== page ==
Preppers Guide to Shotguns
The Accurate Handgun
The Mission of Cheaper Than Dirt!'s blog, The Shooter's Log, is to provide information—not opinions—to our customers and the shooting community. We want you, our readers, to be able to make informed decisions. The information provided here does not represent the views of Cheaper Than Dirt!

Comments (83)

  1. I legally conceal carry a 1911 MEUSOC type pistol in a custom kydex level two retention OWB holster. I believe that civilian assaults take place at very close range. I depend on and have recently used hand to hand USMC LINE CQB to defend myself against unarmed aggressors at extremely clise quarters. My MEUSOC 1911 carried in a level two holster, condition one, makes it so I do not worry about gun grabs. the added protection of a manual safety control grip safety also limits an adversaries ability to use the weapon in a day and age when the safety of most pistols is in the trigger. I would never use any other pistol for EDC.

  2. I have three main carry pistols. Most days it is a Glock 30s. The stubby lines of the 30S and light weight, along with the ten round capacity make it attractive for the purpose. IWB carry is preferred, in a Galco Triton Kydex holster which is convenient and very concealable. While light, he 30s is a fat, thick little pistol and after a few hours it begins to wear on me.

    When I can, I also carry my Ruger SR1911CMD, also in a Triton IWB holster. The 1911 is more comfortable to carry than the Glock for longer than a few hours since it is thinner and the length has a bit of a tendency to spread the friction around a little more. This is still an all steel pistol, yet with the Triton holster it feels lighter.. The only drawback is the longer, squarer grip frame sometimes will print easier with flighter fabrics or garments. I use it mainly with sweats, jackets or vests where I know there is little chance of it printing. I carry it cocked and locked. It also happens to be the pistol I shoot the best with and I am very confident carrying it,, though I do quite well with the Glock too.

    For other times I carry a Kahr CW9 in either a Stow and Go IWB or a little custom Kydex IWB holster. Both are very concealable and comfortable for all day carry. This is my Summer carry pistol. It is both reliable and accurate. It is also easy to handle and shoot, feeling a bit like a small 1911. The trigger is very different than either the Glock or 1911 and requires a long deliberate pull for each shot, and is similar inn feel to a quality double action revolver.

    Lately I have been considering the purchase of one of the Kimber, Sig or Dan Wesson pistols with a bobtail grip. I believe such a pistol in Commander length could just about replace the other three pistols for most situations and still allow me to carry with my favorite .45 ACP cartridge. My opinion is based on the carry experience with the other three pistols.

  3. I often carry a springfeild full sized 1911. its a reliable gun with a powerful round. Of course function is not the only important thing, its good looking to. However it is a heavy weapon and should be used with a good holster and belt. As for me, wellf i use a cheap wallmart belt though and its worked fine so far so one doesn’t have to go all pricey if they don’t want even thought it might be more ideal. Anyway if ones looking for maximal concealability and ease of carry it might be good to look elsware, but if one wants a good looking, accurate, durable, powerful, and safe gun and can handle the extra heft of the thing, then it might be the right fit for you.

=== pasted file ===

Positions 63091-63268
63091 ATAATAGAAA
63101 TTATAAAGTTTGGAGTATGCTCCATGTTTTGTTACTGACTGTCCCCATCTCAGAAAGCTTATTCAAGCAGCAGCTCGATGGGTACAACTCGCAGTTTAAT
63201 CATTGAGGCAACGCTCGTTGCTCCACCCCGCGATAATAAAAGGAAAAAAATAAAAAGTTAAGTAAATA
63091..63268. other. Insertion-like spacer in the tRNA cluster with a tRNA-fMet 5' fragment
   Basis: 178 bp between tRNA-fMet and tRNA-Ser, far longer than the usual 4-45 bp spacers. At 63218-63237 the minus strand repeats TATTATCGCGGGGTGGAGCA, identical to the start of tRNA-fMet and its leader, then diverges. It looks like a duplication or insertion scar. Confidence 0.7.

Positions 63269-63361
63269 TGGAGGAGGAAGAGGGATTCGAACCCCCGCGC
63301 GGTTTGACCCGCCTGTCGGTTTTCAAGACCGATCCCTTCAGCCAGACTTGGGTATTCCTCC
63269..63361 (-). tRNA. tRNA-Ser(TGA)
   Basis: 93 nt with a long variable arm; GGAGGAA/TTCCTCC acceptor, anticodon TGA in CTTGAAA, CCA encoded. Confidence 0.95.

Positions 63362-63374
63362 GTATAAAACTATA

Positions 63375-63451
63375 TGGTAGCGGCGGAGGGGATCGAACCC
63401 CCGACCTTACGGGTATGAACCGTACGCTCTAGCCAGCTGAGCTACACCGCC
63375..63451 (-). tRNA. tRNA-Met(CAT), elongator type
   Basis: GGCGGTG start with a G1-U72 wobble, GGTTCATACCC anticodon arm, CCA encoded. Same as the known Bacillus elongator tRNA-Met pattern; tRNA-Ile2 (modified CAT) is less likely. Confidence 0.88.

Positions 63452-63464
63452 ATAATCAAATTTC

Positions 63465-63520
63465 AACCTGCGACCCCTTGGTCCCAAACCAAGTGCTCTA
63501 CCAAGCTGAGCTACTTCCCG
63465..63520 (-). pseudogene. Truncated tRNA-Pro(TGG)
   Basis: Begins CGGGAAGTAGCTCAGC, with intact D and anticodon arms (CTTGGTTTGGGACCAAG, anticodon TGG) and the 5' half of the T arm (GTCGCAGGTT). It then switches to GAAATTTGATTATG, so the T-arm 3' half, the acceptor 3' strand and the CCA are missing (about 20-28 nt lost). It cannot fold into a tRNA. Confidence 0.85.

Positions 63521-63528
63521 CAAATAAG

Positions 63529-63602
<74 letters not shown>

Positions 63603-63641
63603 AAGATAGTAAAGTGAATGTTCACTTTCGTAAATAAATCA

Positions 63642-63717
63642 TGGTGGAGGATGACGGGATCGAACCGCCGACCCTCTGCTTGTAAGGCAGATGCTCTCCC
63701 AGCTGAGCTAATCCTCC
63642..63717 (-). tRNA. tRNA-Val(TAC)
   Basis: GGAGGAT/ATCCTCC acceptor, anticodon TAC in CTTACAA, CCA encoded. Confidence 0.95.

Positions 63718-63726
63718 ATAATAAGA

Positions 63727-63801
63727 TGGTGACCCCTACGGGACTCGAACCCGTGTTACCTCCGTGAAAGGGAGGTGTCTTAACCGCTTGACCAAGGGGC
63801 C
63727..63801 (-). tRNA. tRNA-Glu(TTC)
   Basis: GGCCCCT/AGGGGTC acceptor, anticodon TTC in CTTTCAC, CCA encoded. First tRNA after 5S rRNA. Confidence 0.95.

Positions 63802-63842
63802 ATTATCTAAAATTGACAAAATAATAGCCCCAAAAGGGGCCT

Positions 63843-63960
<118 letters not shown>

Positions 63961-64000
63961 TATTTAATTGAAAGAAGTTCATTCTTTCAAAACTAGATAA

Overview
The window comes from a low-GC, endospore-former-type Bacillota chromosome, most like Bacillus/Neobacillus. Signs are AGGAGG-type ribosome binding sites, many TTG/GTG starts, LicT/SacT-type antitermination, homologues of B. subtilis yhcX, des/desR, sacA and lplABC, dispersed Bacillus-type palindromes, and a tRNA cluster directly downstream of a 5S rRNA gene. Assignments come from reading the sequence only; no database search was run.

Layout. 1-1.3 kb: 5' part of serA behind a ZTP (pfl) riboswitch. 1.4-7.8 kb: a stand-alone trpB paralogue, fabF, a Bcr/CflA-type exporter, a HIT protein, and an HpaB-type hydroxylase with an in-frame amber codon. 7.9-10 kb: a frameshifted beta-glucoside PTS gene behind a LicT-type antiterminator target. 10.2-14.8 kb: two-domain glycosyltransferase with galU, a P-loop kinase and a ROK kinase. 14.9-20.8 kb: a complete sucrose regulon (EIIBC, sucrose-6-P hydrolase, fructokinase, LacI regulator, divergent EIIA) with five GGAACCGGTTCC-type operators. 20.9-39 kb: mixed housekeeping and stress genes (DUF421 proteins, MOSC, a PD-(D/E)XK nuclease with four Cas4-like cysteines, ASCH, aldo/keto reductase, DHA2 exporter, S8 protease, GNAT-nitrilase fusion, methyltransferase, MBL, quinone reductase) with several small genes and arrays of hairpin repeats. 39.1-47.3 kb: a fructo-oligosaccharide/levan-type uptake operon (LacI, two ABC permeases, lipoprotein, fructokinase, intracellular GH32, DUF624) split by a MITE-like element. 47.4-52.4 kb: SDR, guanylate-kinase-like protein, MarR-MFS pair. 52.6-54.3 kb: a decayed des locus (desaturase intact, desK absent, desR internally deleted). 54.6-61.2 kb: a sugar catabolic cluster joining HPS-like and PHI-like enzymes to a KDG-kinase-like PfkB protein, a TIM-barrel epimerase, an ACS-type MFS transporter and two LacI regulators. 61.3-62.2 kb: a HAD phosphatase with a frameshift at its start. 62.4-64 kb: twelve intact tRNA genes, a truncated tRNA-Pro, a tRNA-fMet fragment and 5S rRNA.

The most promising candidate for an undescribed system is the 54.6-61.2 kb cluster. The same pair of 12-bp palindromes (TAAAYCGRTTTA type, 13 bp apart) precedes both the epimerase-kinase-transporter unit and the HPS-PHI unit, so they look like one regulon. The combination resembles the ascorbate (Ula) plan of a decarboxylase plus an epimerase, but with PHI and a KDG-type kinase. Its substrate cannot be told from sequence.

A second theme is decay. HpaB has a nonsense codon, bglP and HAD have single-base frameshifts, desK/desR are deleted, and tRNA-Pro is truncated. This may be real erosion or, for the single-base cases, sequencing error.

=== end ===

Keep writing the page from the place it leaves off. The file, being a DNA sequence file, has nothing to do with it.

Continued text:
4. Yes, there are squirrles–and possums’, and stray cats too. There all in my Avocado tree and back yard. Im a Cat Lover–but squirrles and possums make a great stew. I hate digging out the pellets though. Add salt, pepper, celery, carrots; in a crock pot, simmer on medium over night then enjoy.

  5. I was born self reliant and my father taught me the rest. I can dish it out faster than she can respond back. I have a huge vocabulary of dish it out quips I use when I need to. My father, God Love Him, used to say “Two Minutes of Pleasure, 20 yrs. of Misery”. I live by the theory that my bubble is thicker than hers or anyone elses–and the Life Insurance Policy is STILL in my name. Just gas my boat, gas my Suburban gather up my guns and DVD’s and head for my Gold mine I have in Idaho. One road in, one road out @ 8000′ + 26 acres with it. No Gold, but plenty of silence and solitude and HUNTING!. I’ll send you a Picture when i figure out how.

  6. Just buy a Mac 10 in .45 acp w/ barrell extension and some 30 rnd. mags. Only run the hot stuff through it though. It takes a lot of Omph to push that heavy steel bolt back all the way. Its a one minute or so takedown time to strip the bolt, spring, and upper receiver and screw off the barrell extension. Just wrap the barrell extension with insulation or you’ll have bacon fingers real quick.

  7. Life is never Ending Fun until you die. But, on the other hand, you don’t worry about wives, bank accts. (If you have any left), friends or enemies, parts for your vehicle and all that other stuff. Just remember–If it has Tires , or T______S!, your going to have trouble with it.

    1. @ Martin Pierce.